Cheese is a fundamental piece in gastronomy, its diversity allows it to be part of gastronomy different moments, from starters to desserts, and that is why Art Madrid includes it in this year’s edition of the Fair from an ambitious place. Cheese is given this way a closest view to the creation of a work of art, both from the point of view of the time spent in its execution process and the almost personalized study dedicated to each piece during its elaboration.

Like a plastic artist, the Cheese Master Affineur executes a series of actions making each piece an exclusive and individualized element. This is what Madrid cheese factory QAVA de Quesos and its Master Afinador José Luis Martín achieve.

QAVA & MARTÍN AFINADOR is a new store concept: a unique space designed to taste, learn, promote and buy cheese in Madrid, in the heart of Retiro district."

José Luis Martín is a key piece in the QAVA cheese factory. He has been working in the cheese world for more than 30 years, providing training throughout the world, visiting cheese shops, consulting and advising on the design and implementation of one of the most emblematic cheese shops in Spain. The fact of knowing the producers personally, and even advising them on the manufacture and design of their products, allows him to select specific batches, at different stages of maturation, to complete the cheese ripening and then convert each piece into a unique product, different and with its own distinct character, the signature of the Cheese Master.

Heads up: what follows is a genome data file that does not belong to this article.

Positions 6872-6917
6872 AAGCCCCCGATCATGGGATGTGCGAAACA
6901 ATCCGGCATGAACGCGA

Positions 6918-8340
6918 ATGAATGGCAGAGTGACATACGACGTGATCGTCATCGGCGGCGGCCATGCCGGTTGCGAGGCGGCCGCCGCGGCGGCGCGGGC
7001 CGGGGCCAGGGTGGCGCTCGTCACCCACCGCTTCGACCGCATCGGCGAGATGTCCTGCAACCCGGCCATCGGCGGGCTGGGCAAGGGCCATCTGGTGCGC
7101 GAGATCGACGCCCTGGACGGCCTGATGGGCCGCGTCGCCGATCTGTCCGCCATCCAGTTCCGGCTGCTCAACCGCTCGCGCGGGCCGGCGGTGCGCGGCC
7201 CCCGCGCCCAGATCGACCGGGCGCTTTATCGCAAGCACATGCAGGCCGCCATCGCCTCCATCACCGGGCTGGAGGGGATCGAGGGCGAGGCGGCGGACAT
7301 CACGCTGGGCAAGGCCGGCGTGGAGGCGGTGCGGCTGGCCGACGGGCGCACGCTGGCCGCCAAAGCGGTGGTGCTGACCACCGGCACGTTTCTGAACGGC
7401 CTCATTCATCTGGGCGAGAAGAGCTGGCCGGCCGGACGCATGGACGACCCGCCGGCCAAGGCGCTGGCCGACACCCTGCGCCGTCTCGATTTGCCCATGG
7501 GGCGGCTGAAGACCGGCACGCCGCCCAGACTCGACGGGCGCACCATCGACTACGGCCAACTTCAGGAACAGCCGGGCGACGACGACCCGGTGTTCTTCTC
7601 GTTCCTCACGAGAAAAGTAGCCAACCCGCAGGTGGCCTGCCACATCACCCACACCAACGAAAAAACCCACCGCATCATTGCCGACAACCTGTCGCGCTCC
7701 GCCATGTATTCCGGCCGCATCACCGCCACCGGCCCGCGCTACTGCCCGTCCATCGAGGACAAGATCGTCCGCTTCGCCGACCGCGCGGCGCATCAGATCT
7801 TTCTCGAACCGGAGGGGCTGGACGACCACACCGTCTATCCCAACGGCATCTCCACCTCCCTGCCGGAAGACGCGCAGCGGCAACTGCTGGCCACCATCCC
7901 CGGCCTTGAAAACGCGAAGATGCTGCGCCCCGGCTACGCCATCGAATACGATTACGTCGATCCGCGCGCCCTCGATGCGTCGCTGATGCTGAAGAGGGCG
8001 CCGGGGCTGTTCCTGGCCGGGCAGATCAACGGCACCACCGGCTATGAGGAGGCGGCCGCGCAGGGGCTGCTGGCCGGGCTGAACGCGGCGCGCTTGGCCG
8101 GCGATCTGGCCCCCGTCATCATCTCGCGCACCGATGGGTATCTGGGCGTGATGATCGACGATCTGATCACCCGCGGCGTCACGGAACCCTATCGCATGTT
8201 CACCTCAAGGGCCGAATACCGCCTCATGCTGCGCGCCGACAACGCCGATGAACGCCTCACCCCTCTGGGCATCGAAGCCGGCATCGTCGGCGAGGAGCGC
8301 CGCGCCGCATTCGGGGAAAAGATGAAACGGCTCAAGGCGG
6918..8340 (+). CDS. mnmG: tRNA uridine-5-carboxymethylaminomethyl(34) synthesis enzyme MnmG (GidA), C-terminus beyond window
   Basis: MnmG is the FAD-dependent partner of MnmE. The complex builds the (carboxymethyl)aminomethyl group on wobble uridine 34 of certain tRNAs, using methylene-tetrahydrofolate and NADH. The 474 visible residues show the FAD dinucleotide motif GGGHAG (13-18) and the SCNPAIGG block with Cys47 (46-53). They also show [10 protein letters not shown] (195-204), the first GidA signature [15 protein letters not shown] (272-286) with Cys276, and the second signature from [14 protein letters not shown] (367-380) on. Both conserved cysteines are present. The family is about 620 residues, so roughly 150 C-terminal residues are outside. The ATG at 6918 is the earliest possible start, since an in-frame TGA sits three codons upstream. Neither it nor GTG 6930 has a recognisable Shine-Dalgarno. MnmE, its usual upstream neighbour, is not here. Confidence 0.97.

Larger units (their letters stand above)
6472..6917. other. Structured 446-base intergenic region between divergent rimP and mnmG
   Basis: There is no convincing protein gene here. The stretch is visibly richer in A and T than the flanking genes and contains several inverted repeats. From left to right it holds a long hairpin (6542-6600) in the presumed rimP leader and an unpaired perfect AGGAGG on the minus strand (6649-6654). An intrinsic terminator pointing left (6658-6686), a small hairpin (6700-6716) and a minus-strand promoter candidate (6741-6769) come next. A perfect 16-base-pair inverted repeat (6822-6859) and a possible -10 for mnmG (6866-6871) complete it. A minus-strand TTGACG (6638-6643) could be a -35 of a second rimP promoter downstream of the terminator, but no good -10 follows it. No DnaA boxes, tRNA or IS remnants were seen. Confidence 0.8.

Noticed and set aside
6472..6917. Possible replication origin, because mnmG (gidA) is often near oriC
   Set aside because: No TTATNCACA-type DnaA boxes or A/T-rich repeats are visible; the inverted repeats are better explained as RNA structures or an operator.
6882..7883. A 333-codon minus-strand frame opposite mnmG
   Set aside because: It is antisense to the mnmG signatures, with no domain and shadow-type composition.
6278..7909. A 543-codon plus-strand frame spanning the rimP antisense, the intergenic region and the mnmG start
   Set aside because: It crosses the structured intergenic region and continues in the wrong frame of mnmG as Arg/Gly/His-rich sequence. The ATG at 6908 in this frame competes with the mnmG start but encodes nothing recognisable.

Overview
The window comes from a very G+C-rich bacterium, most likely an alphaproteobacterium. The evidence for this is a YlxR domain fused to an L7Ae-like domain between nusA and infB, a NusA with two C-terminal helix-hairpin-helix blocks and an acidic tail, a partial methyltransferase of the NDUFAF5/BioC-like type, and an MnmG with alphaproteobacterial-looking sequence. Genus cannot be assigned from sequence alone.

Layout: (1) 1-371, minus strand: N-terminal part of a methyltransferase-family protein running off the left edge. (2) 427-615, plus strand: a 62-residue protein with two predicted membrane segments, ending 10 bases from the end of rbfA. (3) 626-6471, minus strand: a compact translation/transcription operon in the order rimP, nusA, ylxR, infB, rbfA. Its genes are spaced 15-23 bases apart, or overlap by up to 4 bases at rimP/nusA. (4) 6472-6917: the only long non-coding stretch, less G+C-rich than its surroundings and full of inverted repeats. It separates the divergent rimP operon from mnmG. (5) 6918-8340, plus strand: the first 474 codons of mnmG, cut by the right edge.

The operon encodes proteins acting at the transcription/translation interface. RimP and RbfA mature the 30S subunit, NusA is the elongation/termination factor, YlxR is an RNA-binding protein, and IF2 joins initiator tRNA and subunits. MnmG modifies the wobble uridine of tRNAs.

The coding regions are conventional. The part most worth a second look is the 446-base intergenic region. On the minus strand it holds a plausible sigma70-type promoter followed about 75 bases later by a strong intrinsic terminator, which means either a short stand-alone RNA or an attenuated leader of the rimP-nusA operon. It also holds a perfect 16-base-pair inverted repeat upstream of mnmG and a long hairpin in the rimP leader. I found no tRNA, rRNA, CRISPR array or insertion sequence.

In the profile of the Master Martín Afinador experience and pure knowledge merge. Martín Afinador is an advisor and consultant for artisanal cheese factories and product design, and for the best-specialised stores in the country, director of Gourmetquesos, director and coordinator of the Championship of the Best Cheeses in Spain during nine editions, technical director and jury in national and international cheese competitions and tastings, collaborator of the Ministry of Agriculture and the Academy of Spanish Gastronomy, director and coordinator of the cheese section of the Repsol Guide to the Best Foods in Spain and trainer for hospitality schools and food centres teaching, among other activities.

Cheese ripening is a complex process that requires time and dedication, in addition to a developed use of the senses. The Cheese Master Affineur, as a specialist in the field, works in all cheese stages (varied and complex), controls all stages of raw material transformation, supervises the evolution and development of cheeses according to the characteristics of each one of them, verifies the quality and the state when the cheeses arrive at their cellars, checks their care and conservation, and; finally, he controls its packaging and the type of wrapping suitable for its best preservation.

In Qava de Quesos they have two Cheese Refining Cellars. In these "tuning caves" or refrigerated chambers designed in constant conditions of temperature, humidity and ventilation, "we take great care of the cheeses until they reach their optimum point of consumption". The work of refining involves placing the cheeses on wooden shelves, turning them over daily and/or washing them frequently, brushing them periodically, as well as other regular handlings.

Among the services offered by Qava de Quesos, we can find specific courses and workshops, events for groups and companies, and advice on shop design and ripening rooms.